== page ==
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How to spot dysfunctional family roles in a toxic system

dysfunctional family roles
Photo by engin akyurt on Unsplash

Growing up in a system of dysfunctional family roles can be confusing. You’ve never known anything different, so it may take a long time to realize you’re part of a toxic machine.

Roles in a dysfunctional family are like the grease that keeps the wheels turning. They prevent the truth from coming to light and help maintain the status quo.

Growth and change are anathema to these types of families. Love is conditional on you pretending things are different than they are.

If you have the courage to speak the truth about the problems in the family, you will often be scapegoated. That’s the first dysfunctional family role we’ll address:

1. Scapegoat

The scapegoat is the one singled out to take the blame for all the problems in the family. Rather than look at themselves, the family points a collective finger at the scapegoat.

The scapegoat is the one who tells the truth about obvious defects in the family. She is gaslit and made to feel crazy as a result.

She may be the mentally healthiest member of the family but by banding together, the clan convinces itself, and the scapegoat, that the opposite is true.

The scapegoat may take on the status of “problem child” or have addiction issues due to a lifetime of being isolated, maligned, and rejected.

Fear of change and exposure motivates the family to sacrifice the scapegoat this way. Rather than face the truth and the possibility of deconstructing the family system, they demonize the truth teller.

2. The Hero

The Hero takes on the pressure of proving to the world that the family is normal and healthy. He makes his parents feel like they did a good job by appearing perfect and high-achieving on the outside.

The Hero may have to act as a surrogate spouse to his parent. He is not allowed to show weakness and becomes overly responsible and perfectionistic.

As an adult, he may succumb to workaholism due to the immense pressure to succeed. This work focus prevents him from establishing intimacy in relationships.

The dysfunctional family role of Hero supplies evidence of the family’s health and well-being. This way they can avoid addressing their problems in a “nothing to see here” fashion.

3. The Lost Child

dysfunctional family roles

The lost child avoids conflict in the family by staying small and quiet, almost invisible. They keep to themselves and may be considered loners.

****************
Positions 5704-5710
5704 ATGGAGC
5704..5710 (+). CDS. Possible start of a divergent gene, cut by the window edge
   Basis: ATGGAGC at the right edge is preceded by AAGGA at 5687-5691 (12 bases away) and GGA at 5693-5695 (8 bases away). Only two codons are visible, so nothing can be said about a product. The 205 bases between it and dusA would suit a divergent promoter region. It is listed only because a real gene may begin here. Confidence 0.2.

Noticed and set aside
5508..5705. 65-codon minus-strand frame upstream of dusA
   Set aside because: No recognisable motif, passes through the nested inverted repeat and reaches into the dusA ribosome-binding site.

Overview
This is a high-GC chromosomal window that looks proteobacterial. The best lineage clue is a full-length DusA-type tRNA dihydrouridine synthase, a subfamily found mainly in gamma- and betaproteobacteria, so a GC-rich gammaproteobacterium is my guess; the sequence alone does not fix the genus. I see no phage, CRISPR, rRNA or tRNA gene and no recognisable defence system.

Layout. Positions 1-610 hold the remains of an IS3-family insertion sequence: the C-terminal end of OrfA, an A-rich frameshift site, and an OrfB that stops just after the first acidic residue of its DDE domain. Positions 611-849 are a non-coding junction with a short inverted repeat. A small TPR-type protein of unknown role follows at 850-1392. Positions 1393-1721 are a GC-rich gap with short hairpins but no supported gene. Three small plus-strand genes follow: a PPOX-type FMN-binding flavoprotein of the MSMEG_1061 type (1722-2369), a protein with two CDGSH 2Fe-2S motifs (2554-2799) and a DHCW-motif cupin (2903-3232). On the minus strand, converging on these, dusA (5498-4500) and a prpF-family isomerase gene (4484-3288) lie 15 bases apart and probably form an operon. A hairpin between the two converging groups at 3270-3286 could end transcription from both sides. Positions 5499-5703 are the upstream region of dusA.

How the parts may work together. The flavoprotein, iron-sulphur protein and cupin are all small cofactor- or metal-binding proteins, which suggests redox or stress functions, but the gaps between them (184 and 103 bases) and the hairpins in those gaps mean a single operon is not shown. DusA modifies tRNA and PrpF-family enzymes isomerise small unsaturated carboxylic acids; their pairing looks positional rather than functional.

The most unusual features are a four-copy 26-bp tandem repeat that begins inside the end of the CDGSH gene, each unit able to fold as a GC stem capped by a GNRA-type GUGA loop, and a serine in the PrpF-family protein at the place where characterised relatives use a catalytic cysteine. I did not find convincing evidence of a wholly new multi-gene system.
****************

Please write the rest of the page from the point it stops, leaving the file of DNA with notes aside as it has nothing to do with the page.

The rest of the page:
They don’t express needs or interact much with the family. As a result, they may have trouble developing social skills and forming intimate relationships.

They are also used as a pawn in the family system to prove that everything is fine. Since they don’t complain or cause trouble they must be doing “okay”.

In reality, they experience severe neglect and don’t feel they matter to the parents or family at large.

4. The Mascot

The mascot is one of the dysfunctional family roles that distracts from serious issues using humor. They are the “funny one” and use their wit to defuse tension.

They may even address the family’s issues in a humorous way that prevents any real change or acknowledgment. The mascot feels it is their responsibility to prevent conflict by being funny.

This pressure to entertain and make others feel better at the expense of their own needs can carry on into adulthood. They feel it is their job to save others and become classic people pleasers.

5. The Enabler

The Enabler is the martyr of the family who tries to keep everyone happy by avoiding the truth. By denying anything is wrong, this person ensures healing never takes place.

It may be the spouse or child of someone mired in addiction who “enables” the addict to continue with their unhealthy behavior.

They are terrified of the crisis that would ensue if the family faced the truth about its problems. However, a crisis is exactly what such a family needs in order to grow.

Final thoughts on dysfunctional family roles

This is not an exhaustive or official list of dysfunctional family roles. These are a few I’ve witnessed and recognized in my own and others’ families.

Understanding these roles may help you make sense of your own family system. I referred to two online resources in compiling this list which I’ve credited below.

References:

Love to Know: 6 Dysfunctional Family Roles and Their Characteristics

Out of the Storm: Dysfunctional Family Roles

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